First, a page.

Reporter Journal / William Hennelly

China ready to get into a scrum with the big boys of rugby

By William Hennelly (China Daily USA) Updated: 2017-10-12 10:33

China ready to get into a scrum with the big boys of rugby

China is quite familiar with Silicon Valley in the business sense.

But the nature of a Chinese delegation's trip to California Nov 4-5 will be a sporting one, as China competes in the Silicon Valley Sevens, an international rugby tournament.

Twelve of the world's best rugby-playing nations will appear at Avaya Stadium in San Jose, California, in what is seen as a key warm-up for the Rugby World Cup Sevens in San Francisco in July 2018.

In rugby sevens, teams are made up of seven players playing seven-minute halves, instead of the more traditional 15 players playing 40-minute halves.

In addition to China and the host nation United States, the San Jose field includes Australia, Canada, Chile, England, Fiji (defending 2016 Olympic champion), Ireland, Japan, New Zealand (defending World 7's champion), Samoa and Tonga.

Fifteen of the 24 bids to the 2018 Rugby World Cup Sevens are set. But nine are up for grabs. Eight of the 12 teams headed to San Jose have booked spots, but China, Chile, Japan and Tonga will need to build some momentum ahead of qualification.

China will benefit from experiencing tier one competition against fellow Pacific nations Fiji, Australia and Japan.

With only two spots available for Asian nations in the World Cup Sevens, and Japan the favorite for one spot, China will need to make a good showing in San Jose. China finished fifth in Asia's Olympics qualification.

"This is (mainland) China's first journey into the international sevens," David Niu, president of Super 7's Rugby, told China Daily. Niu has played rugby internationally at various levels and previously served as president of the China Arena Football League (CAFL).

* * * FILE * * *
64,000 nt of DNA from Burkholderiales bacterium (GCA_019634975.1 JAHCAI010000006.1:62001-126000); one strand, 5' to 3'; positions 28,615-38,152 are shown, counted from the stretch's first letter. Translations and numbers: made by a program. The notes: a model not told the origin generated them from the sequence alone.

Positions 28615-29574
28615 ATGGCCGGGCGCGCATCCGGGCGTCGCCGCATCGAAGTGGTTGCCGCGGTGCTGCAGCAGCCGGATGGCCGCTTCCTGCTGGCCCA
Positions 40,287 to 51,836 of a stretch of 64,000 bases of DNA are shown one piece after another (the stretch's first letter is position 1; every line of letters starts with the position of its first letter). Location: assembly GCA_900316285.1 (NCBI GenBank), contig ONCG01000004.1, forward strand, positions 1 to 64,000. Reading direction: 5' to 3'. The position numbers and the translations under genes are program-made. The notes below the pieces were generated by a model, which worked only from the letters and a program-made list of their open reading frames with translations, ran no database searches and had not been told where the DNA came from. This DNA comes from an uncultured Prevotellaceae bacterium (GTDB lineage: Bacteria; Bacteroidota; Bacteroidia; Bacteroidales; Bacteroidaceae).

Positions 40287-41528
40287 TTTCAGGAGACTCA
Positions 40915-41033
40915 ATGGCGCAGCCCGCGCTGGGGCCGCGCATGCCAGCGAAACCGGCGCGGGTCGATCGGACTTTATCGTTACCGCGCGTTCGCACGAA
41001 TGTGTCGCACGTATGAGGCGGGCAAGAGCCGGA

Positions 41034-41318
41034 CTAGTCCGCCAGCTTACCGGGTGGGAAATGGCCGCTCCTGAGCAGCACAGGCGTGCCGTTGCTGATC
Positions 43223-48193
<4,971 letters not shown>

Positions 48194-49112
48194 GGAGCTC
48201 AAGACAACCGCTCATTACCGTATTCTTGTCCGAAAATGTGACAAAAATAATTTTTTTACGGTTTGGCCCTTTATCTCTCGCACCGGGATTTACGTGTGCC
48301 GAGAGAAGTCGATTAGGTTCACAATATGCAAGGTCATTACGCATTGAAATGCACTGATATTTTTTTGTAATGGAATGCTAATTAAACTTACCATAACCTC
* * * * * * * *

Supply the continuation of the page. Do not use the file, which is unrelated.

The Hong Kong Sevens tournament, which began in 1976, has played a major role in the sport's growth in Southeast Asia. The British presence in Hong Kong also helped to popularize the sport, which is also enormously popular in Australia, Fiji and New Zealand.

"The Hong Kong Sevens is a big annual event that really attracted interest" in seven-man rugby, Niu said.

The Silicon Valley Sevens' website says that "the sleeping giant of China is awakening. A monumental investment has seen the sport grow tremendously on the mainland in recent years."

When the first rugby team in China started up at Beijing Agricultural University in 1990, the team had to split into two groups to play, because there were not enough players from outside to form an opposing side. There are now about 20 teams, mainly in universities, colleges and middle schools.

Rugby is an official sport of the People's Liberation Army, and the PLA Sports Institute enters clubs in the Hong Kong leagues.

In October 2016, World Rugby announced that Alisports, a division of e-commerce giant Alibaba, would contribute $100 million to develop the sport in China over the next decade. The Chinese government supports the move and has stressed that the organizations be even more ambitious.

The Silicon Valley event also will have a fun side, as it will feature an international beer wine and food festival, international cuisine, interactive sports, music and entertainment and family activities. "The world's largest outdoor bar" on the stadium's patio deck also will be open.

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